# Compound Interest Calculator Formula

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```					       Graphics Calculator Resources for Years 9 and 10

Activity    Compound Interest
Year Group  9
Level       1 and 2
Strand      Number
Sub-Strand  Consumer Arithmetic
Author      Stephen Arnold, Module FM1 in Integrating Technology
in General Mathematics, T3 Publication, 2003.
Calculators Texas Instruments TI-83 family
Description An introduction to compound-interest calculations on a
graphics calculator using formulas, tables and graphs.

Integrating Technology in General Mathematics is available at
homepages.ihug.com.au/∼arnolds/t3pd.html.
Compound Interest — Worksheet
Question 1

(a) If you invest \$5000 at an annual rate of 6% compounded annually, how much
money will you have after 5 years? after 10 years?

(b) What calculation does the calculator perform each time you press ENTER (except
for the ﬁrst time)?

(c) Write out the calculation steps as the calculator does them to ﬁnd the amount of
money after 5 years. Turn this into a formula involving a number raised to power
5 and hence do the calculation on the calculator the normal way to check your

Question 2
How long does it take to double your money?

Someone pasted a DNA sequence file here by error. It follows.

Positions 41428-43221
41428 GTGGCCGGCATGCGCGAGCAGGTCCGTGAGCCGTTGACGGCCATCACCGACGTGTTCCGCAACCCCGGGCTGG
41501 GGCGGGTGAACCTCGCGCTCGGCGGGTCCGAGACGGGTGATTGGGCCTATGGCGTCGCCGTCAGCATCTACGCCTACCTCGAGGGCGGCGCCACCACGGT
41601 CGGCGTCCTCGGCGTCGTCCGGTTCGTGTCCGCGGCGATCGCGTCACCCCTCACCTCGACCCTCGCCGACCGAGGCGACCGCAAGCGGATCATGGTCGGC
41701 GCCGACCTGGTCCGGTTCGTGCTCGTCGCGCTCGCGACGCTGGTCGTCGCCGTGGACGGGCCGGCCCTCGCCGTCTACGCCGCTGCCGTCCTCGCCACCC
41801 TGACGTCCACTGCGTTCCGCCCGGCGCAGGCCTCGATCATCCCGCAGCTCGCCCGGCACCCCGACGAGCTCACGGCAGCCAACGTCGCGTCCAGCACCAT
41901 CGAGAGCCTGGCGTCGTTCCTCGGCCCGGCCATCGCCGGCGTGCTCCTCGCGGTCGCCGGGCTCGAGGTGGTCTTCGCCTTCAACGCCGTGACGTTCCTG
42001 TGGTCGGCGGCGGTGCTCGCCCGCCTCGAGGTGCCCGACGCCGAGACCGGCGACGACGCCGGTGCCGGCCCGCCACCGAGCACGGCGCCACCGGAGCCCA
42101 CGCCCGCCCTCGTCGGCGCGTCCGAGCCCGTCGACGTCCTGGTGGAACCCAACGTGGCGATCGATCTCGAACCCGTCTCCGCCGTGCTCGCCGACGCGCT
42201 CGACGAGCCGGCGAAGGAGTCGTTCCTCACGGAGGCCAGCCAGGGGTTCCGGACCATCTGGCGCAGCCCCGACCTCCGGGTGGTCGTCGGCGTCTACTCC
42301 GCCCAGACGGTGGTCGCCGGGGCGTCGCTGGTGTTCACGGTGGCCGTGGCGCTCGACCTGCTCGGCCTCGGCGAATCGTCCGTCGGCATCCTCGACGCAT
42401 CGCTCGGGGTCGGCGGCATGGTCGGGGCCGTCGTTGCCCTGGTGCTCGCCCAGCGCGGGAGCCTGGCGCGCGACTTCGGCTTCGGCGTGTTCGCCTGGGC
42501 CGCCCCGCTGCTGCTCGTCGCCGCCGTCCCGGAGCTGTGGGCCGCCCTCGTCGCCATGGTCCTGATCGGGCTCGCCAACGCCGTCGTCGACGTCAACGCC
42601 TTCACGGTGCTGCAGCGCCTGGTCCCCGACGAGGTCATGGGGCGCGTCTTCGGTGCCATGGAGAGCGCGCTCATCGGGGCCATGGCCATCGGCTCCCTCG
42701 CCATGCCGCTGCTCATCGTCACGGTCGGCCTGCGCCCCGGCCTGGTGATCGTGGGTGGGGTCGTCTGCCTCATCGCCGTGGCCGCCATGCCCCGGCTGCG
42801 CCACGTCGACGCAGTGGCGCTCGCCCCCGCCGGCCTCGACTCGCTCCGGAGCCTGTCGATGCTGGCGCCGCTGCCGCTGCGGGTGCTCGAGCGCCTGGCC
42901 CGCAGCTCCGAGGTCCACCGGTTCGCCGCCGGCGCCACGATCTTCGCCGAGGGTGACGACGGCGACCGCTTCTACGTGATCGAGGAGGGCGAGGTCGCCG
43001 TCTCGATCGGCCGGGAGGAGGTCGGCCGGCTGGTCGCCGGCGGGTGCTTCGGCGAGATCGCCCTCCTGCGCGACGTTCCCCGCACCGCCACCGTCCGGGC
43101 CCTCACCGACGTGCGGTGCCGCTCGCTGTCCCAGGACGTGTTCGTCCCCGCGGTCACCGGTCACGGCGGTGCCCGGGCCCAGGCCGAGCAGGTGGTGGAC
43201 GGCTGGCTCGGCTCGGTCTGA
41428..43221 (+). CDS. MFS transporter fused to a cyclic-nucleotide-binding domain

(a) Make up a table of the values of N you tried and the amount of money you found
with each N. Identify which N answers the question and show that it does.

(b) From the calculator table, by the end of which year does your money double?

1
Question 3
If you invest \$5000 at 6% annual interest, compounded monthly, how long does it take

(a) Explain how you modify the formula to allow for monthly compounding periods.

(b) In which year does the amount double now?

(c) Compare Y1 and Y2. What does each column represent? Which compounding
method is better?

Question 4
If the annual interest rate is 8% compounded monthly, in which year does the amount
double?

2
Question 5
By the beginning of which month of the ninth year does the amount double if the annual
interest rate is 8% compounded monthly?

(a) Do we have to change the formula to answer this question?

(b) At the beginning of which month does 8.33 correspond to?

(c) Find the answer to the question from the table.

(d) In setting the WINDOW, what does X represent? Why choose 0 for Xmin? What
is the smallest number we could choose for Xmax? What does Y represent? What
is the smallest number we could choose for Ymax?

(e) When you use TRACE, unless you are lucky you won’t ﬁnd a point at which Y is